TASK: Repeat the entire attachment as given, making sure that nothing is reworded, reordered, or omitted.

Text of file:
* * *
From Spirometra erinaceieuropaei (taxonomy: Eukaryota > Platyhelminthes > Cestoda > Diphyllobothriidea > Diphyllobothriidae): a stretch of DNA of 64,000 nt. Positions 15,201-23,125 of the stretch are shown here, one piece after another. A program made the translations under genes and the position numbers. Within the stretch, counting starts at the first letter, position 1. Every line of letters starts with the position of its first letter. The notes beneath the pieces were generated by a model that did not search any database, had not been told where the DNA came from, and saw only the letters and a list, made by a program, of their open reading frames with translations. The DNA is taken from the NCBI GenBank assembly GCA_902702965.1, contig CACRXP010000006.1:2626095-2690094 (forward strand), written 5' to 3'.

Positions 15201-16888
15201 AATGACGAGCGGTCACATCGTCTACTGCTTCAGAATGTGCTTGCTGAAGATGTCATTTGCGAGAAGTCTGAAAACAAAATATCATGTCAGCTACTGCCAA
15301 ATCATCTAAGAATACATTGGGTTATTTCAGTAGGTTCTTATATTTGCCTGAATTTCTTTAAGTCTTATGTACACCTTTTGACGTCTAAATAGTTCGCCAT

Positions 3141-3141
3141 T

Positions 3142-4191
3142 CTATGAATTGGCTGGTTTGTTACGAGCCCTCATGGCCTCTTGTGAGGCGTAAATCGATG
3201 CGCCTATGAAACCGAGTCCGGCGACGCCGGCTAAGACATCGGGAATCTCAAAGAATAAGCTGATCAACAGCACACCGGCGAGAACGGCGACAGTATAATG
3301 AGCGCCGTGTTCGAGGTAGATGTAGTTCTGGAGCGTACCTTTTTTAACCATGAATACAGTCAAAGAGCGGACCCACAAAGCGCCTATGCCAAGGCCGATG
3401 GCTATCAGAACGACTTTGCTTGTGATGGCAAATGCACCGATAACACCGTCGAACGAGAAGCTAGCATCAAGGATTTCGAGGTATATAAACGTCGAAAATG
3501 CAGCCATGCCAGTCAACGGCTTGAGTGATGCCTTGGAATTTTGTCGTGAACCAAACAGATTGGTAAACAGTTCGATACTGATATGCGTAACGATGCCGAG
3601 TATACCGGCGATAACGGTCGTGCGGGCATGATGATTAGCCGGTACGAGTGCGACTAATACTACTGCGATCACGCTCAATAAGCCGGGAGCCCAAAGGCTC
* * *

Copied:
From Spirometra erinaceieuropaei (taxonomy: Eukaryota > Platyhelminthes > Cestoda > Diphyllobothriidea > Diphyllobothriidae): a stretch of DNA of 64,000 nt. Positions 15,201-23,125 of the stretch are shown here, one piece after another. A program made the translations under genes and the position numbers. Within the stretch, counting starts at the first letter, position 1. Every line of letters starts with the position of its first letter. The notes beneath the pieces were generated by a model that did not search any database, had not been told where the DNA came from, and saw only the letters and a list, made by a program, of their open reading frames with translations. The DNA is taken from the NCBI GenBank assembly GCA_902702965.1, contig CACRXP010000006.1:2626095-2690094 (forward strand), written 5' to 3'.

Positions 15201-16888
15201 AATGACGAGCGGTCACATCGTCTACTGCTTCAGAATGTGCTTGCTGAAGATGTCATTTGCGAGAAGTCTGAAAACAAAATATCATGTCAGCTACTGCCAA
15301 ATCATCTAAGAATACATTGGGTTATTTCAGTAGGTTCTTATATTTGCCTGAATTTCTTTAAGTCTTATGTACACCTTTTGACGTCTAAATAGTTCGCCAT

Positions 3141-3141
3141 T

Positions 3142-4191
3142 CTATGAATTGGCTGGTTTGTTACGAGCCCTCATGGCCTCTTGTGAGGCGTAAATCGATG
3201 CGCCTATGAAACCGAGTCCGGCGACGCCGGCTAAGACATCGGGAATCTCAAAGAATAAGCTGATCAACAGCACACCGGCGAGAACGGCGACAGTATAATG
3301 AGCGCCGTGTTCGAGGTAGATGTAGTTCTGGAGCGTACCTTTTTTAACCATGAATACAGTCAAAGAGCGGACCCACAAAGCGCCTATGCCAAGGCCGATG
3401 GCTATCAGAACGACTTTGCTTGTGATGGCAAATGCACCGATAACACCGTCGAACGAGAAGCTAGCATCAAGGATTTCGAGGTATATAAACGTCGAAAATG
3501 CAGCCATGCCAGTCAACGGCTTGAGTGATGCCTTGGAATTTTGTCGTGAACCAAACAGATTGGTAAACAGTTCGATACTGATATGCGTAACGATGCCGAG
3601 TATACCGGCGATAACGGTCGTGCGGGCATGATGATTAGCCGGTACGAGTGCGACTAATACTACTGCGATCACGCTCAATAAGCCGGGAGCCCAAAGGCTC